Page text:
View Full Version : Go Figure: How Do You Know?
06-03-2012, 07:21 PM
Just starting to get an education in wood burls. Especially love amboyna and ironwood burls. What puzzles me is how to know (if you can) what the finished product will look like. I suspect that the figuring and patterns shown on the surface of a turning blank will change as the wood is worked. So is it just a crap shoot as to how the end product will look or are there ways to know, or have an educated guess, as to what may be in store?
06-03-2012, 10:28 PM
My limited experience suggests -- you never know until you start sanding. But at the same time, if what you can see looks good, what you can't see will probably look good too.
06-03-2012, 11:33 PM
Thanks for the response. That's what I thought might be the case. I guess that's part of the fun of woodworking.
06-04-2012, 12:42 AM
I have seldom had a piece look worse, but often had it look better after removing some wood, or splitting a block. I am not sure there is any rhyme or reason to it, sometimes just the luck of the draw.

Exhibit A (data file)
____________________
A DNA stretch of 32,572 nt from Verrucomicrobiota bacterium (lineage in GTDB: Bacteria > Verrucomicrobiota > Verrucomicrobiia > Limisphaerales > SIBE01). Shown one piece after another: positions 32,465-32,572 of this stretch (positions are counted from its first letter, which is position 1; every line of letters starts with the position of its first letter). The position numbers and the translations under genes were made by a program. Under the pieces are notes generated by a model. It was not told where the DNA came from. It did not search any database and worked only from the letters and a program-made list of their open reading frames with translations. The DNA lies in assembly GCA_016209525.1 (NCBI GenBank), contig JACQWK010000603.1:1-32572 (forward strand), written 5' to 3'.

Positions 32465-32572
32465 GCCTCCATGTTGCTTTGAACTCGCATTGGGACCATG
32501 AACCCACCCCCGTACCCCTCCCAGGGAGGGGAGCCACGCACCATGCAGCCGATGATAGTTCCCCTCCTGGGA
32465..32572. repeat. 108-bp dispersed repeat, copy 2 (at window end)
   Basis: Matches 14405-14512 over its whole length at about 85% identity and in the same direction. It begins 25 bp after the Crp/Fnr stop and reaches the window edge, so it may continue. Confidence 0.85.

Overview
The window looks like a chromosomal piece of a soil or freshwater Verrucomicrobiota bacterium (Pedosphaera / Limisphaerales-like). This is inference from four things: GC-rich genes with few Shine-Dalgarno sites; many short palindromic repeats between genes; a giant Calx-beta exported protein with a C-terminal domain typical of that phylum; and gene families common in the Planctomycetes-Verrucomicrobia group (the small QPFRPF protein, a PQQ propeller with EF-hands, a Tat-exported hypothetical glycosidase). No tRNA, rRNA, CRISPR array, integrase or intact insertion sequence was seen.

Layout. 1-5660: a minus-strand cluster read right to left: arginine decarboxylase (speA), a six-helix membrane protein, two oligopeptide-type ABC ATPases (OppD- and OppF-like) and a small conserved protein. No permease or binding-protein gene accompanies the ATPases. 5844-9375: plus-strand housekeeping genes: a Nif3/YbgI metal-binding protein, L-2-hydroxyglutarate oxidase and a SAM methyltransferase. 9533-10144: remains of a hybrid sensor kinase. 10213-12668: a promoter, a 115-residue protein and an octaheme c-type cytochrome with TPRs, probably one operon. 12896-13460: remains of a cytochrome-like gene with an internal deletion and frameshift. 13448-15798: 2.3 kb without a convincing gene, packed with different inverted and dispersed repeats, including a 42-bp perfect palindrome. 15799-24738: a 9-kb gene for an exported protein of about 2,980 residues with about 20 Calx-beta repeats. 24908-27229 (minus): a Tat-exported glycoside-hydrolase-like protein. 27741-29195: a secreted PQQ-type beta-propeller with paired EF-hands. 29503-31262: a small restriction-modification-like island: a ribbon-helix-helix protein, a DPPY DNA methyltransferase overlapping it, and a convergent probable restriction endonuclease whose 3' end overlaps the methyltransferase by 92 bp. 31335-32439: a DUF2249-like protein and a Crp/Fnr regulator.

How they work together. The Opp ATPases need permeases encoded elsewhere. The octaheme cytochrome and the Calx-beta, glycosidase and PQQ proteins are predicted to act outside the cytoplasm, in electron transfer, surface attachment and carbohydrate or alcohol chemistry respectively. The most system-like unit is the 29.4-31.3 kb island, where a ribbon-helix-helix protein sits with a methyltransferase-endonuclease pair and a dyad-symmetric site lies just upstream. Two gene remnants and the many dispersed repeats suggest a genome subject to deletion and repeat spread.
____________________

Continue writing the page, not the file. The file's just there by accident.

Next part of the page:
06-04-2012, 01:07 AM
Well, when the wood is in a block, or scales, you see one side of the wood. When you shape it, the shaping shows the grain from all different angles. And when it gets polished, even more grain shows. Thats why I love working burls, you never know what's inside!!!
06-04-2012, 01:08 AM
Gambling is illegal in Hawaii, so working with wood is as close as I can gat to that :) After a while, you get a feeling for what it might look like, but you can never tell exactly. I just finished a handle that I call the 'Jekyll and Hyde' handle because it started out with a nice block, but by the time I was done sanding, one side looks great and the other one doesn't. But in most cases you will be fine it the block itself looks nice. After all these years, my favorite moment is still after sanding to a high grit, when I put some finish on the wood and the colors pop out and aLmost always look better than I imagined.
06-04-2012, 09:42 AM
Thanks to all for your responses. I figured (pun intended) that that was the case, but I was hoping there were some inside tips that might give me a better shot at picking a good piece. Nothing wrong with being pleasantly surprised at the end.
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